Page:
Sometimes you can get some insight from a relevant court case that you read about, and with this in mind we would like to share a ruling that recently took place in the state of Connecticut that is of interest to people within the elder law community.
South Carolina elder law attorneys will always tell you to engage legal advice before entering into contracts that could have serious financial implications. The case that we are referring to (Cook Willow Health Center v. Judy Andrien) revolves around a woman who entered into an agreement with a nursing home as she was arranging for her mother’s admittance.
There is a law on the books that prevents nursing homes from requiring some type of third-party guarantee of payment before admitting a patient. However, this law does not prevent someone from voluntarily entering into an agreement with a nursing home.
In the case cited above Judy Andrien allegedly entered into a contract whereby she agreed to either make sure that nursing home expenses were paid out of her mother’s personal assets or by Medicaid.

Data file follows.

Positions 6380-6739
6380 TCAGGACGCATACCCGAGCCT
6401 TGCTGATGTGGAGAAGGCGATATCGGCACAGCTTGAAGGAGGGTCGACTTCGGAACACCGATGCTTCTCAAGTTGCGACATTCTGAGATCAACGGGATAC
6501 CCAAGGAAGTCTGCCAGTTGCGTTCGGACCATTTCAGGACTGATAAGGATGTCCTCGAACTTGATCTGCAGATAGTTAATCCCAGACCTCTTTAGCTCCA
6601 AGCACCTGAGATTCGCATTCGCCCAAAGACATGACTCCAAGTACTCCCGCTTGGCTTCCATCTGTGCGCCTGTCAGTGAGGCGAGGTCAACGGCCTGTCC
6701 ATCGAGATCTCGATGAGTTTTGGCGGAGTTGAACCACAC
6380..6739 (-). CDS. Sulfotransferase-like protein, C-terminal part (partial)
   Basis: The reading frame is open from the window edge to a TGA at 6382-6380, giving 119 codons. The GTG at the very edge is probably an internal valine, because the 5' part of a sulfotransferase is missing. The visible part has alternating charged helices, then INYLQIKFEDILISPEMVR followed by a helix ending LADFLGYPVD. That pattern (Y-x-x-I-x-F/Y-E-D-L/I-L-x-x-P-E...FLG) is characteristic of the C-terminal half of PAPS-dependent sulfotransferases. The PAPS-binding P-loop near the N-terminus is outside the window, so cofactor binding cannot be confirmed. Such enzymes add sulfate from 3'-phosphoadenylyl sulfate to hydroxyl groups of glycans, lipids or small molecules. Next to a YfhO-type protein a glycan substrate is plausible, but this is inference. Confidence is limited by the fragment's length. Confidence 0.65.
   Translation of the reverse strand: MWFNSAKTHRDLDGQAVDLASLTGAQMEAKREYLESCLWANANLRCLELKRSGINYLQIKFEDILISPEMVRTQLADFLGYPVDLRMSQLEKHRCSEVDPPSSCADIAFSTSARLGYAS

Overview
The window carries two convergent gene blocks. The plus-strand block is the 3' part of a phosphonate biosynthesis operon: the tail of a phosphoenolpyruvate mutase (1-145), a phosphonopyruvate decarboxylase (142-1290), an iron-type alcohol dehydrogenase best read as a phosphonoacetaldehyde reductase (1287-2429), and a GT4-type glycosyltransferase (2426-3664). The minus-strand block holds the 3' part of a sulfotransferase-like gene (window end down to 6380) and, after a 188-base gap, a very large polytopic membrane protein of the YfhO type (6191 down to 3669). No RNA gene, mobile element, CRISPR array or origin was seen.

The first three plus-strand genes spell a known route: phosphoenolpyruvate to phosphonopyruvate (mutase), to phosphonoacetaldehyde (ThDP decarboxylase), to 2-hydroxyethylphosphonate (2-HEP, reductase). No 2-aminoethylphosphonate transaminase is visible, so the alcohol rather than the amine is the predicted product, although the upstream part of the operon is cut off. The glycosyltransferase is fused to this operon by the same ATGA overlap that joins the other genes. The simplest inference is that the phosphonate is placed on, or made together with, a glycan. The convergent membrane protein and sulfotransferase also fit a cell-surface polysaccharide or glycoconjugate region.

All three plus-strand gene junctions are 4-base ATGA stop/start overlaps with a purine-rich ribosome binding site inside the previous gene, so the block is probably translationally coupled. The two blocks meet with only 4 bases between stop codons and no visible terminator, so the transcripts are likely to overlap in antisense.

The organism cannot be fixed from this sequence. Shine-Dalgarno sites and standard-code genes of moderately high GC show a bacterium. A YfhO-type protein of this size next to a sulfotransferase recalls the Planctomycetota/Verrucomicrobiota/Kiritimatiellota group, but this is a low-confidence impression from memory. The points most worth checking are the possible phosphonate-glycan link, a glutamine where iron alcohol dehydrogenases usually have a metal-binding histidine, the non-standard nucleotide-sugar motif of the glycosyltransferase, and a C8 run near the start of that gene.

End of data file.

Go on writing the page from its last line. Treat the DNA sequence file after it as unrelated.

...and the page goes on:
As time went on expenses accumulated and there was an outstanding balance. The nursing home felt as though Ms. Andrien did not live up to the terms of the agreement that she signed and it went about seeking satisfaction.
Andrien cited the law that prevents nursing homes from requiring a third-party guarantee as her defense. However, the court found in favor of the nursing home because as far as it could see execution of the document that Andrien signed was not an absolute requirement.
Given the fact that nursing home care is extraordinarily expensive the cost of a simple consultation with a good elder law attorney before you sign on the dotted line may be well worth the investment when you consider the fallout from a case such as this one.